Okay, but hey, they’re providing a good service right?

Let’s look at the science behind duct cleaning.  If you read their ads, the big problem with ducts is that they’re full of nasty accumulations of dust, mold and dust mites.  And, so the claim goes, these unpleasant particulates are blown throughout your house every time the furnace runs.

Mold doesn’t like ducts.

Duct cleaning & dirty ducts

One of the primary claims promulgated by duct cleaning companies is their ability to remove mold growth.   Is this true?  Most ducts that are capable of undergoing duct cleaning are made from metal.  Metal, of course, isn’t a very good food source for mold.  It suffers from two problems.  First, it lacks the digestible components necessary for mold to flourish.  Second, because metal can’t absorb moisture, it is unlikely to provide conditions conducive to mold growth.  Now granted, mold could grow on the dust that settles on top of the metal.  We’ll explore that next.

Mold likes moisture.

Mold growth cannot occur without available moisture.  Thankfully, the amount of moisture required by mold growth is usually in excess of the level of humidity preferred by humans.  Thus, moisture conditions conducive to mold growth only occur when something has gone awry with the home.  Many things can go wrong in a home that lead to excess moisture.  Roof leaks, plumbing leaks, poor ventilation, etc.  However, in all but extremely rare circumstances, the conditions inside your ducts will be far drier than anywhere else in your home.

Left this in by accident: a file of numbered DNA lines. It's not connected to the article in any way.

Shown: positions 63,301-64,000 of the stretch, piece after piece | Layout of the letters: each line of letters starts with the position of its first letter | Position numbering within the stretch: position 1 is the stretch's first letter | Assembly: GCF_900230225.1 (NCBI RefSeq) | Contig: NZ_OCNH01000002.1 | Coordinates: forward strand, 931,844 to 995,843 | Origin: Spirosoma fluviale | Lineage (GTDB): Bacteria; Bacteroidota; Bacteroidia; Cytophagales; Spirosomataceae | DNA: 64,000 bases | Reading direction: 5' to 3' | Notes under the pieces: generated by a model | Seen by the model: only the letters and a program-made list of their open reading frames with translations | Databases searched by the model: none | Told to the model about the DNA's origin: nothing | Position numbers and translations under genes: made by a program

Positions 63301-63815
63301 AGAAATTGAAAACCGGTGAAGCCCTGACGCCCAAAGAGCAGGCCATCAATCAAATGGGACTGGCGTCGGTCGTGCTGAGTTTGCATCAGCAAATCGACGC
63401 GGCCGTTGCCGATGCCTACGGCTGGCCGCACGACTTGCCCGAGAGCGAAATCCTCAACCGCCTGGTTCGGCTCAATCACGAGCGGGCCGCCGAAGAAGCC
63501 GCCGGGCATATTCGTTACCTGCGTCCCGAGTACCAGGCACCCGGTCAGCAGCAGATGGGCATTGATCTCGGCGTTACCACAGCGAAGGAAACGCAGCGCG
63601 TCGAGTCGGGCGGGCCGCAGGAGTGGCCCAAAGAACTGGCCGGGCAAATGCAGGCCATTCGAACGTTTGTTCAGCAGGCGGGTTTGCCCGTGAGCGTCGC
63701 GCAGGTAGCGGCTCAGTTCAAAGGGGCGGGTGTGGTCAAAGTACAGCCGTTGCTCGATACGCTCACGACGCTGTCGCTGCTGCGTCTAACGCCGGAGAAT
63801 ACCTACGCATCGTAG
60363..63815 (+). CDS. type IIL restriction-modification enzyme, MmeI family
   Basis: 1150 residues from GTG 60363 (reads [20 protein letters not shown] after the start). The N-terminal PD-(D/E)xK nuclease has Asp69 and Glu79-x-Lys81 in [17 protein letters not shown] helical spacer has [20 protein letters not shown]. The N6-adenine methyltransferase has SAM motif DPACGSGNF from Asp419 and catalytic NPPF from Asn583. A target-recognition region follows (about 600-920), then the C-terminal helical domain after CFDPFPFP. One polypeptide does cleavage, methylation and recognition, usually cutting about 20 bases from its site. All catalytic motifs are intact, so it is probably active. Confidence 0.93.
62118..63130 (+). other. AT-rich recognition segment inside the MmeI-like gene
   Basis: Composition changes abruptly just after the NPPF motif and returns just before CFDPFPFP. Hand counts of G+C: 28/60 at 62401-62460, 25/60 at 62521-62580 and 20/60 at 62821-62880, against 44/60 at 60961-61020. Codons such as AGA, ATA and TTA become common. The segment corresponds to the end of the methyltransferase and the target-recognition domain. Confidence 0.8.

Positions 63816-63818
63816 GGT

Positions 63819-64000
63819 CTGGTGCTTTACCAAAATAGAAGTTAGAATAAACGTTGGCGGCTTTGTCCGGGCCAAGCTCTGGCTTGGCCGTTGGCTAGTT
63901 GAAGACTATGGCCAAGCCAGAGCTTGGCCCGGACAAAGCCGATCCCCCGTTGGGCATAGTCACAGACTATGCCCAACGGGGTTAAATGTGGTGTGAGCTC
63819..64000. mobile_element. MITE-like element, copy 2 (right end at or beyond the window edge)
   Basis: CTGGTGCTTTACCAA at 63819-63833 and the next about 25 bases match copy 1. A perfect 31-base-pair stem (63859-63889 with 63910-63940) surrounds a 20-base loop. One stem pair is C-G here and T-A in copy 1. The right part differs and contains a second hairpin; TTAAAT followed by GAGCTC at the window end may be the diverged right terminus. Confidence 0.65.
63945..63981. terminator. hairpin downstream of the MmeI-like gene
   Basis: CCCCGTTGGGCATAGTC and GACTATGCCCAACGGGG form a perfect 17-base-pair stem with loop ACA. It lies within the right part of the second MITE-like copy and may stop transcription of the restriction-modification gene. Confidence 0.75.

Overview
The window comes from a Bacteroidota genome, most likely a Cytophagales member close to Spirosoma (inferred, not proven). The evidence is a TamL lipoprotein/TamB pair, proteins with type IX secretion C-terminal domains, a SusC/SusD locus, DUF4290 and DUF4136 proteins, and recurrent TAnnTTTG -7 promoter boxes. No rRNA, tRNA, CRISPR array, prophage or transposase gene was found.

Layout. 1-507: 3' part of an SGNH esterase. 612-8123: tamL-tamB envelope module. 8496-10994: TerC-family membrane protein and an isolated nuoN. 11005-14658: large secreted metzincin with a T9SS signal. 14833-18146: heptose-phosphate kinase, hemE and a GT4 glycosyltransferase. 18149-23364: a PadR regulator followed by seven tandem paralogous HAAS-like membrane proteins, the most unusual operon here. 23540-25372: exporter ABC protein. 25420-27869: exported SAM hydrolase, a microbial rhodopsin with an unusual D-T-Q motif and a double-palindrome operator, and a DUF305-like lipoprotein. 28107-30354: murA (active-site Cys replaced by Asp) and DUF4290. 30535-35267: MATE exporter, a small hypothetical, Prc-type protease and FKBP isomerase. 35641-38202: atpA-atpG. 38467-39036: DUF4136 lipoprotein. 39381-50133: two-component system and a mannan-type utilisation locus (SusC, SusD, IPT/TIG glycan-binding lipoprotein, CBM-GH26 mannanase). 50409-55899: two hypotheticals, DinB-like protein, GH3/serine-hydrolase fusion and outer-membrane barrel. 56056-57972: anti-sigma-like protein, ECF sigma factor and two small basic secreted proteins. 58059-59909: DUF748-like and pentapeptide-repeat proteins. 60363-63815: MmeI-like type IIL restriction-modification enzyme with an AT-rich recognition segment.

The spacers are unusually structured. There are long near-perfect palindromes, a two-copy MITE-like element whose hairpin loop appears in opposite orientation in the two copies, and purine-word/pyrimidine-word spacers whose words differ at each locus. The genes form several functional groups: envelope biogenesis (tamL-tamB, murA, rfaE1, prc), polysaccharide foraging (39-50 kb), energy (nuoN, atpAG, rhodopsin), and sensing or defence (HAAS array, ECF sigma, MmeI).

Settled dust remains settled.

Why does dust accumulate in your ducts in the first place?  The answer to this is the biggest reason why duct cleaning is worthless.  The reason dust accumulated in the ducts in the first place is because the wind speed is insufficient to keep the particulates airborne.  The dust particles are moving throughout the duct system but eventually fall out and deposit onto the duct.  Why would these same particles of dust suddenly feel inspired to jump into the wind stream and float off into the home?

A scientist recently tested this and found an interesting conclusion.  Wind speeds in excess of 160mph are required to move settled dust back into the air stream.  I don’t what brand of HVAC equipment you bought, reaching these speeds within a residential duct system is impossible.  Unless, of course, you’re using a leaf blower instead…

Duct cleaning with a leaf blower.